Carbo Ceramics (NYSE:CRR) said it has identified a new technique for manufacturing ceramic proppant. The company already makes the highest performing products in the industry. The process currently is in the development stage. If it is commercialized Carbo expects the new line will deliver even higher levels of conductivity to the fracking industry, both in the petroleum and natural gas segments. Projected costs are expected to be similar to Carbo's existing products. The effort was spurred by competitive factors. Several start-up companies are trying to develop alternative ceramic based proppants. Those projects have been taking longer than expected to reach fruition because of technical problems. If Carbo's next generation reaches the market those efforts could become obsolete before they start.
New resin coated sand proppants are in the pipeline. That's a less expensive technology that can be applied in less challenging formations. Carbo has been gradually ramping up production of its lower cost sand based products. New capacity is slated to come on line in 2013.
Marketing efforts are gaining a receptive audience. Carbo has been swatting away competition from lower quality Chinese competition for the past several years. A technical marketing campaign was launched in 2012 to demonstrate explicitly why its products generate a higher rate of return. The data generally indicate that flow rates are 20% stronger using Carbo's proppants. Their greater strength and more consistent shape produce better conductivity.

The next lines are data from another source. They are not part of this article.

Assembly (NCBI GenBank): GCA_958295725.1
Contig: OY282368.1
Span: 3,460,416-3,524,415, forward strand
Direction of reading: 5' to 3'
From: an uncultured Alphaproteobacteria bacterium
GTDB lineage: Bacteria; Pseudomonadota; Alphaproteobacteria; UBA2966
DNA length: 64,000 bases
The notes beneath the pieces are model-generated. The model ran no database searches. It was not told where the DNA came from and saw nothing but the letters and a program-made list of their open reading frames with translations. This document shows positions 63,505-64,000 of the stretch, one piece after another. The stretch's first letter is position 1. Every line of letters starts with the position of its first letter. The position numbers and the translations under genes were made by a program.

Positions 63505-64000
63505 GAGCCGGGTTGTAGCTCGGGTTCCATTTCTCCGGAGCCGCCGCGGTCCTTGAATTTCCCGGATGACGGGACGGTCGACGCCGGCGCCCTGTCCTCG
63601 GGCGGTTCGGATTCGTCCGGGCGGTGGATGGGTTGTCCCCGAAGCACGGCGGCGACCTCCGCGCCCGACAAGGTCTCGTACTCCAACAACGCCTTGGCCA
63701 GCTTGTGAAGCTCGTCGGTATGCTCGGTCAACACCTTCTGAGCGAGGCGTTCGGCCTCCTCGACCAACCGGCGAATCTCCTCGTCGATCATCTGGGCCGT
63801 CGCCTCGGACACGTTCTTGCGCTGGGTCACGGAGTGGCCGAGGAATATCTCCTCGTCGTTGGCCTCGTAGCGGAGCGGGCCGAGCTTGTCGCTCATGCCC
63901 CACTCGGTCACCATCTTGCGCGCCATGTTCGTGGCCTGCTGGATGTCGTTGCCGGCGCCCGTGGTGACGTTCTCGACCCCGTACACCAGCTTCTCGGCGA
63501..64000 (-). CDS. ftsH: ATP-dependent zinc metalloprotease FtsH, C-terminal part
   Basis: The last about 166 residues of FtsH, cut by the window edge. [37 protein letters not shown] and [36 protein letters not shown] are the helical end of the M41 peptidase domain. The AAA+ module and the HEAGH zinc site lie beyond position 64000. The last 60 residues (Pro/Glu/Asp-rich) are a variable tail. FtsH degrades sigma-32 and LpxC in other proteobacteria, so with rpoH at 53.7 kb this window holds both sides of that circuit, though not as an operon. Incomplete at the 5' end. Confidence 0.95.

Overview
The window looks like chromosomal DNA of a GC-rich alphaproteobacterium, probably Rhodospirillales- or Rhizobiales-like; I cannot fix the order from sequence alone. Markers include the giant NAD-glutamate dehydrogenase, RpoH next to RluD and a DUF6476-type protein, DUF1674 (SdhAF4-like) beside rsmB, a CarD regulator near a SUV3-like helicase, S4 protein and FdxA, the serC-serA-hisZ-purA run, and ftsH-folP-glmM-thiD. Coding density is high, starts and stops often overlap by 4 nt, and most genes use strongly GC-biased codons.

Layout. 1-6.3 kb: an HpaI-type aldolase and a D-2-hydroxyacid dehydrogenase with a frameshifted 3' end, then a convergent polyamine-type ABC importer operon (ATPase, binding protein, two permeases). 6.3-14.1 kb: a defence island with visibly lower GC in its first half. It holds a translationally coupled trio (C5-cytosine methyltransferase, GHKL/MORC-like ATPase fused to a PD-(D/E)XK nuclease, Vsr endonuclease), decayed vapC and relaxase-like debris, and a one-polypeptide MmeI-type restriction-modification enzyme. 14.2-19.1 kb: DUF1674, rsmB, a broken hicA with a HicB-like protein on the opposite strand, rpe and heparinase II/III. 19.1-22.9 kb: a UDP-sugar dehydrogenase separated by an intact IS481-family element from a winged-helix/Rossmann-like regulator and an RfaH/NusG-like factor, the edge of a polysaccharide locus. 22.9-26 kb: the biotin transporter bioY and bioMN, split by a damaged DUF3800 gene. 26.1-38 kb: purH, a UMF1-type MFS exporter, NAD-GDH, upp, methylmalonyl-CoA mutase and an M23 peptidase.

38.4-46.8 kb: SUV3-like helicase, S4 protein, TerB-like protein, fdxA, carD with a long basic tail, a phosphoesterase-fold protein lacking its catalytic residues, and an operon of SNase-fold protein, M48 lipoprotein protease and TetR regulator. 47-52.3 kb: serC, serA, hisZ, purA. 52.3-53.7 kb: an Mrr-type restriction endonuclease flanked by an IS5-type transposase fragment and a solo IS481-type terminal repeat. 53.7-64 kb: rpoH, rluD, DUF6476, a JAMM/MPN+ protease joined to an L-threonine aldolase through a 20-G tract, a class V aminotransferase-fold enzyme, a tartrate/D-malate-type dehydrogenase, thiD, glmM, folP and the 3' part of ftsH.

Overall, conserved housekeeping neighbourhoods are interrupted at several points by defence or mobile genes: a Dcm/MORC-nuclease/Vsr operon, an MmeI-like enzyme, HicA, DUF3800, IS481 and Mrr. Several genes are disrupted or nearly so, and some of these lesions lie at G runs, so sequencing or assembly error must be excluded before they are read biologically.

International sales are picking up. They still represent a small fraction of total sales. But in the September period foreign business jumped 33%, partly offsetting a decline in North America. Carbo also benefited from growth in its non-proppant operations, particularly the Falcon spill containment business. That unit also is a small part of the overall company but it keeps growing at a 15%-20% pace.
Third quarter results were unspectacular, as expected. Income declined 32% to $1.09 a share. Consolidated revenues slid 10% to $151 million. Earnings could drop even further in the December quarter due to weather factors and holiday interruptions. Low natural gas prices are continuing to weigh on the overall drilling industry.
Absent a complete economic wipe-out at least a modest improvement appears likely to develop next year, though. Carbo is well positioned to boost its share of the market, moreover, creating the potential for a solid gain in financial performance. The long term outlook already looked positive. If the new production methods are implemented successfully results could accelerate at an even faster pace than previously thought.
Disclosure: I am long CRR. I wrote this article myself, and it expresses my own opinions. I am not receiving compensation for it. I have no business relationship with any company whose stock is mentioned in this article.